Tom Plunket, in 3rd Company, along with Fairfoot, had bagged a rare prize during the last campaign: he had potted a French general. The commanding officer had singled Tom out in front of the paraded regiment after that, and told them all, 'Here, men, stands a pattern for the battalion!' And Tom's deadly shot wasn't repaid just in lip service: he'd been given a purse of money and a corporal's stripes too.
Private Edward Costello, twenty years old, another new man in the company, studied his corporal with something akin to worship. During the long period of waiting, Tom had kept them all laughing by joking, telling stories and dancing hornpipes on top of a barrel. He had the kind of celebrity that Costello, a squat little Irishman from Queen's County, valued: the corporal was a good soldier, but a hilarious character too, as ready with a deadly quip as he was with his rifle.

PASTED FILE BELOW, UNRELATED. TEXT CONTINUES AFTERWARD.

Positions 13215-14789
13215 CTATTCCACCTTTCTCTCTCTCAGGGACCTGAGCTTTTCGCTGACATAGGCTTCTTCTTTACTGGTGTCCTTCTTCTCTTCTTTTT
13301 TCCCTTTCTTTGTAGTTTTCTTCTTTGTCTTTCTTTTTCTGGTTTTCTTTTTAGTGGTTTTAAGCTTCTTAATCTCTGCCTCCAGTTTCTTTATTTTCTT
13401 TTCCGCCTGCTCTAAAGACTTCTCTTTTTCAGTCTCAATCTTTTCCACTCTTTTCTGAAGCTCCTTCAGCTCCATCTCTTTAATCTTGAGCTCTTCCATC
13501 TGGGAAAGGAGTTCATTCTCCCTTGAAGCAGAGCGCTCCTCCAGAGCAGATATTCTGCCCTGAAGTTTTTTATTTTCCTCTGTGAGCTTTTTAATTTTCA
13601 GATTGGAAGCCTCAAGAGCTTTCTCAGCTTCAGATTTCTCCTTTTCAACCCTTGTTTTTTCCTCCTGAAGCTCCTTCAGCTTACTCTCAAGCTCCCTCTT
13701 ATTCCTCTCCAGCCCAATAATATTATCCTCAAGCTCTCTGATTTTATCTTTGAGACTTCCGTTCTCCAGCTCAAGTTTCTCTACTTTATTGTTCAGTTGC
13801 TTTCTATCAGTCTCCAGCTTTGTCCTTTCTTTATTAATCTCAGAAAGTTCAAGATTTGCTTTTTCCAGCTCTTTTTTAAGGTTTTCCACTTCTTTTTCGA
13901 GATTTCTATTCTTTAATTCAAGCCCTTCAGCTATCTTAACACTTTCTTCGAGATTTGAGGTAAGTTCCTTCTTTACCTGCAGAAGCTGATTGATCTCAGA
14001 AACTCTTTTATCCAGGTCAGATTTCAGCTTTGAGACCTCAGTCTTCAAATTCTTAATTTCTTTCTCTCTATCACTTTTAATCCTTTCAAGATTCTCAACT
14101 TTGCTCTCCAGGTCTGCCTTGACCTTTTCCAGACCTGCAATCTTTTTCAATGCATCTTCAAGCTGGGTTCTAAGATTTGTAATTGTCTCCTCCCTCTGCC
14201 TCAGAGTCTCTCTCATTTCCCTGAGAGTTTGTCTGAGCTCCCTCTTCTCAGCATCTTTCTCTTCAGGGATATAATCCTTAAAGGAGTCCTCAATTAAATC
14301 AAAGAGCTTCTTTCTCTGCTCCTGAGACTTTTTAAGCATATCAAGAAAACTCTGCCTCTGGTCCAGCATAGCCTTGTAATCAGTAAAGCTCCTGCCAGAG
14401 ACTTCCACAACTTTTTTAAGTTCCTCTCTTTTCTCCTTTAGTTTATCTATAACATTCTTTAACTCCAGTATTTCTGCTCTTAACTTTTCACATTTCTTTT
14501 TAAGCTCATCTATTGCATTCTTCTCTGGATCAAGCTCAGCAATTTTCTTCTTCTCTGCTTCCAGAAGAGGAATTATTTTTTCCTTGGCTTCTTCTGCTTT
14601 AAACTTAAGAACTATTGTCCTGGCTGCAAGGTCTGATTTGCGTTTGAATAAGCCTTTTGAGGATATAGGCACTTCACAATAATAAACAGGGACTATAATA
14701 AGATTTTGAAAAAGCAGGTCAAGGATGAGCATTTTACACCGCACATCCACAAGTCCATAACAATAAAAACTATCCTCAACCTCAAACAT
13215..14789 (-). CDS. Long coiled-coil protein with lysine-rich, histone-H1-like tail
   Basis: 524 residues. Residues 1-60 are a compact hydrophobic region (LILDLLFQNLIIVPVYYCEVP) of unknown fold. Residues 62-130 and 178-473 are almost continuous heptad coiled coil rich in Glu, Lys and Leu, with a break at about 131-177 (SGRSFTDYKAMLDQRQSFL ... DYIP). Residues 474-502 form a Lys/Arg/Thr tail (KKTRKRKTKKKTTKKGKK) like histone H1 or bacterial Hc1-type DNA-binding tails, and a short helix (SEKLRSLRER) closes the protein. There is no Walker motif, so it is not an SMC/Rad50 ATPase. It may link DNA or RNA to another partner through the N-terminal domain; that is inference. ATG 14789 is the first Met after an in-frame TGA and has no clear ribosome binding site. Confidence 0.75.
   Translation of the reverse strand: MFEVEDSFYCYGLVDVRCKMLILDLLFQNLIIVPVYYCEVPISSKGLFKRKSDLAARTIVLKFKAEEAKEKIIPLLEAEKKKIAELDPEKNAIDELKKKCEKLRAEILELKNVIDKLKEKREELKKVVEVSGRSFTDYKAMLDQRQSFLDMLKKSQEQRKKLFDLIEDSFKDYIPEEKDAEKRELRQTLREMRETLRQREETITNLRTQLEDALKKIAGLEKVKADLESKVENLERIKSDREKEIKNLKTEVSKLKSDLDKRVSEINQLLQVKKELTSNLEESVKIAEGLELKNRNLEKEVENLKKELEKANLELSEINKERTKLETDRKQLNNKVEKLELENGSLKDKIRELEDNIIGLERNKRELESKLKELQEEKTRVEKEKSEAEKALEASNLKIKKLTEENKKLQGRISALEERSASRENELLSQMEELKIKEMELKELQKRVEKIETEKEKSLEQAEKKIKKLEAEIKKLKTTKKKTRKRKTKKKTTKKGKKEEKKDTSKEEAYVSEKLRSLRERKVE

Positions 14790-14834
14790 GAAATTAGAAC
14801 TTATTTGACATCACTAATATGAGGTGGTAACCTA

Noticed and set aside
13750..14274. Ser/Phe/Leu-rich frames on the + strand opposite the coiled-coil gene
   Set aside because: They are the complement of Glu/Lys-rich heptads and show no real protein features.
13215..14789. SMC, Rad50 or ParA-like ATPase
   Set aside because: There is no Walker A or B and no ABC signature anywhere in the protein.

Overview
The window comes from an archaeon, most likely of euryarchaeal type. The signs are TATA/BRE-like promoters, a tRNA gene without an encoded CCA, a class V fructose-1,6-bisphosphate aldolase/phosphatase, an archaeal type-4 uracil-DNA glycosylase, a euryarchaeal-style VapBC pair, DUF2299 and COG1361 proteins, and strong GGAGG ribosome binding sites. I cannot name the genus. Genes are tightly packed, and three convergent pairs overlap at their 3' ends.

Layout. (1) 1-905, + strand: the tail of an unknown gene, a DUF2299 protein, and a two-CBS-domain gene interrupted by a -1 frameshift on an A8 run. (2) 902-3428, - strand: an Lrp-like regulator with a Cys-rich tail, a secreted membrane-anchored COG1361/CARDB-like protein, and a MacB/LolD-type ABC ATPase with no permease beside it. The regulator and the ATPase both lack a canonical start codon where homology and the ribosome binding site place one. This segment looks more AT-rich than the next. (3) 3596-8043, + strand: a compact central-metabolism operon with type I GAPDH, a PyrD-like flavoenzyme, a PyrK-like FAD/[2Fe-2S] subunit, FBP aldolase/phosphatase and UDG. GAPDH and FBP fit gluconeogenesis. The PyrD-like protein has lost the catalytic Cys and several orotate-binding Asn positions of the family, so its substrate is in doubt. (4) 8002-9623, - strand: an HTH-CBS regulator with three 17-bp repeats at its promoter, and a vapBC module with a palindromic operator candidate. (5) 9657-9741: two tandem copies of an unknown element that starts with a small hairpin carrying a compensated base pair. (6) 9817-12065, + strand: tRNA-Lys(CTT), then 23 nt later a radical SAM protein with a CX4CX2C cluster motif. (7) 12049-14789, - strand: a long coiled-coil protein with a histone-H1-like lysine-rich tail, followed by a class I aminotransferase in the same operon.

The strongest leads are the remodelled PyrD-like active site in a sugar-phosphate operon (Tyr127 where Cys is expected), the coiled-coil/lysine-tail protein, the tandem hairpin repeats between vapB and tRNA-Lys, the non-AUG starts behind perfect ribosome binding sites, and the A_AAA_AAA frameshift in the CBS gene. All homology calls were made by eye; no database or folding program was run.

Among the rank and file, few things were prized more than courage and the facility for capers or laughter. Private William Brotherwood was another wag. He was the veteran of a couple of campaigns, a wry Leicester boy with a wicked way with words. At the Battle of Vimiero he'd run out of balls for his rifle. So with a torrent of abuse, he'd loaded his razor and fired that at the French.
Excerpted from WELLINGTON'S RIFLES by Mark Urban Copyright © 2004 by Mark Urban. Excerpted by permission.
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Posted September 3, 2007
Mark Urban did a great job making this book a fun/fast read. Accomplishing this while packing in the enormous amount of factual data required in a work of this sort is a rare ability indeed. Kudos to Urban from 'across the pond'.Was this review helpful? Yes NoThank you for your feedback. Report this reviewThank you, this review has been flagged.
Posted September 14, 2010
No text was provided for this review.